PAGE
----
8. The memory cell of claim 7, further comprising a transistor formed in and on the substrate and in the dielectric layer, and wherein an output of the transistor is electrically continuous with one terminus of the thin conductive film, the other terminus of the thin conductive film engaging the dielectric layer to define the interface.
9. The memory cell of claim 8, wherein the transistor is a MOSFET having a gate, wherein the thin conductive film is generally coplanar with a gate electrode of the gate.
10. The memory cell of claim 9, wherein:
the dielectric layer comprises a first, lower stratum, a second intermediate stratum on the first stratum and a third, upper stratum on the second stratum;
the gate electrode and the conductive layer reside on the first stratum, in the second stratum and under the third stratum; and
the phase change material layer resides on the first stratum and in the second and third strata.
11. The memory cell of claim 10, further comprising:
a contact on the gate electrode; and
a topmost stratum on the third stratum, wherein the contact on the phase change material layer and the contact on the gate electrode reside in the topmost stratum.
12. A method of fabricating a phase change memory cell on a substrate by integrated circuit techniques, comprising:
forming a thin conductive film on a first dielectric stratum on the substrate, the film being generally parallel to the plane of the substrate; and
forming a layer of a phase change material on the first stratum so that a terminus of the film and a terminus of the phase change material layer have an area of engagement therebetween, the area of engagement being generally normal to the plane of the substrate, and an electrically resistive interface being defined by the area of engagement.
13. The method of claim 12, wherein the electrical resistance of the interface is inversely proportional to the area of engagement, and which further comprises:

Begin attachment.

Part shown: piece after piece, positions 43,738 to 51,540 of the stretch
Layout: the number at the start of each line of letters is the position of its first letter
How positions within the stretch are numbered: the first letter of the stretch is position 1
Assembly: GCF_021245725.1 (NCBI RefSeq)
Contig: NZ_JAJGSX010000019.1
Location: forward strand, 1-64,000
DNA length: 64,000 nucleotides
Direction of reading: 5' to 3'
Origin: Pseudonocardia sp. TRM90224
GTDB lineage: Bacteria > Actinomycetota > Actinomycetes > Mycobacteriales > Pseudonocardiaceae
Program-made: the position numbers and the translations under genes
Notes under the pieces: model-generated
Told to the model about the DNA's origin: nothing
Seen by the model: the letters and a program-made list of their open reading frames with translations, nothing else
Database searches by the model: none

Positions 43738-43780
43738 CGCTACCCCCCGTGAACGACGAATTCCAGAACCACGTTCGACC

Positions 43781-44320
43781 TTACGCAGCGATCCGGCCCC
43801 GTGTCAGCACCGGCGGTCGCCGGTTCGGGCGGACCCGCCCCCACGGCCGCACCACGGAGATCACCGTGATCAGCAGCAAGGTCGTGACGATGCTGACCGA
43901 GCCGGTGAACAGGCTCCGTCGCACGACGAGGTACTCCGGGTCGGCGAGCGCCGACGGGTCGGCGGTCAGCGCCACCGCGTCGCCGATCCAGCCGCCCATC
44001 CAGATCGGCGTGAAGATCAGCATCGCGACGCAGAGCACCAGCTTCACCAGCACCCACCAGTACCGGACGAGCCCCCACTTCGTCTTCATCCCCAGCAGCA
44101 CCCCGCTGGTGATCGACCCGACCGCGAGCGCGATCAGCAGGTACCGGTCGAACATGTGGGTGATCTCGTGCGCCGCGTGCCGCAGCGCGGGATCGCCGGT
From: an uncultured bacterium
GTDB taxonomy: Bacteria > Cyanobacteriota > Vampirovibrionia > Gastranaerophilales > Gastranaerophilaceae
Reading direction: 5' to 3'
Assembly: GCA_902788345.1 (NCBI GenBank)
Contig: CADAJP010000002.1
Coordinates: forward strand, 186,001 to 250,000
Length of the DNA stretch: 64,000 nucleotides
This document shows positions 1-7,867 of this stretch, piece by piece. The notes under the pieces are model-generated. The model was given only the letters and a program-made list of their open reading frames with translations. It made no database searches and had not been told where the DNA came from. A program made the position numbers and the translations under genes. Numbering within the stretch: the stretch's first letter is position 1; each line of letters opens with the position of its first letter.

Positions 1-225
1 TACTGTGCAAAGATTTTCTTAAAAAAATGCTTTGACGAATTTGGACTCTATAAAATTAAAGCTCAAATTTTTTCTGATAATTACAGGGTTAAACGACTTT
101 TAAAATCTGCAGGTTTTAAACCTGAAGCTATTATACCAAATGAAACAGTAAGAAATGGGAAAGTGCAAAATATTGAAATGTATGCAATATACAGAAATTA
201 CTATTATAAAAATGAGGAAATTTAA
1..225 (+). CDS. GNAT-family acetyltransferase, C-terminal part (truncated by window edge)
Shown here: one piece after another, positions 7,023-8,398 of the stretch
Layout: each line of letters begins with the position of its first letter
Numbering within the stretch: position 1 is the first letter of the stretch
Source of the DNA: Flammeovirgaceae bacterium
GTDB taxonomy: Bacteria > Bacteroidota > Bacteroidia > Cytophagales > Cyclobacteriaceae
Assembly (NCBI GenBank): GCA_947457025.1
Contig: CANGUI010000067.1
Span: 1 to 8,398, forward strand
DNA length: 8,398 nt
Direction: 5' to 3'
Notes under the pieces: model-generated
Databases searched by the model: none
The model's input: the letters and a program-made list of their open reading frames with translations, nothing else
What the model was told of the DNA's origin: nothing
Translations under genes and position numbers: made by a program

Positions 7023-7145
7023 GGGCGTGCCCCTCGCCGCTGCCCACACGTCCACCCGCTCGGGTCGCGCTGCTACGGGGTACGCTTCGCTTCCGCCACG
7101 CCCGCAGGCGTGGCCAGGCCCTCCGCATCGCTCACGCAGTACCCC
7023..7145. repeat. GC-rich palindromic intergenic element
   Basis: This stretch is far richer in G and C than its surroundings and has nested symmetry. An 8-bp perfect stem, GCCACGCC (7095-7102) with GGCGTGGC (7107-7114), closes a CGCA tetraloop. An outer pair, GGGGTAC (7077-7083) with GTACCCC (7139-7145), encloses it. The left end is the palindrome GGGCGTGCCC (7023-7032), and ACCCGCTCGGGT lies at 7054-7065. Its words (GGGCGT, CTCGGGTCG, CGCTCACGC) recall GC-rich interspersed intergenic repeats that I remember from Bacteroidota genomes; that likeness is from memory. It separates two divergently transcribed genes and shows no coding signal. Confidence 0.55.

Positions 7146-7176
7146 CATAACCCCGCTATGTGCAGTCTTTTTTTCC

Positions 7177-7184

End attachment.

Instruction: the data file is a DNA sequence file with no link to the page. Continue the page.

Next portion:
selecting the width of the film parallel to the plane of the substrate and the height of the film normal to the plane of the substrate to determine the area of engagement.
14. The method of claim 13, wherein the width of the film is determined by photolithography and the height of the film is determined by thin film deposition parameters.
15. A method of fabricating a phase change memory cell on a generally planar semiconductor substrate bearing a generally planar ILD layer, comprising:
depositing a thin film of a conductive material on a bottom electrode free surface within the ILD layer, the thin film being generally parallel to the plane of the substrate and having a first terminus;
forming a first generally planar IMD layer over the free surface of the thin film;
defining a second terminus of the thin film by forming a trench through the first IMD layer and the thin film; and
filling the trench with a phase change material, a side portion of which has a generally planar interface with the second terminus of the thin film, the plane of the interface being generally normal to the plane of the substrate.
16. The method of claim 15, further comprising a first electrode within the ILD layer, wherein the thin film is deposited so that its first terminus is in contact with the first electrode.
17. The method of claim 15, wherein the trench is formed partially into the ILD layer.
18. The method of claim 15, wherein heat produced at the interface by the flow of current therethrough flows into the phase change material in a direction generally parallel to the plane of the substrate.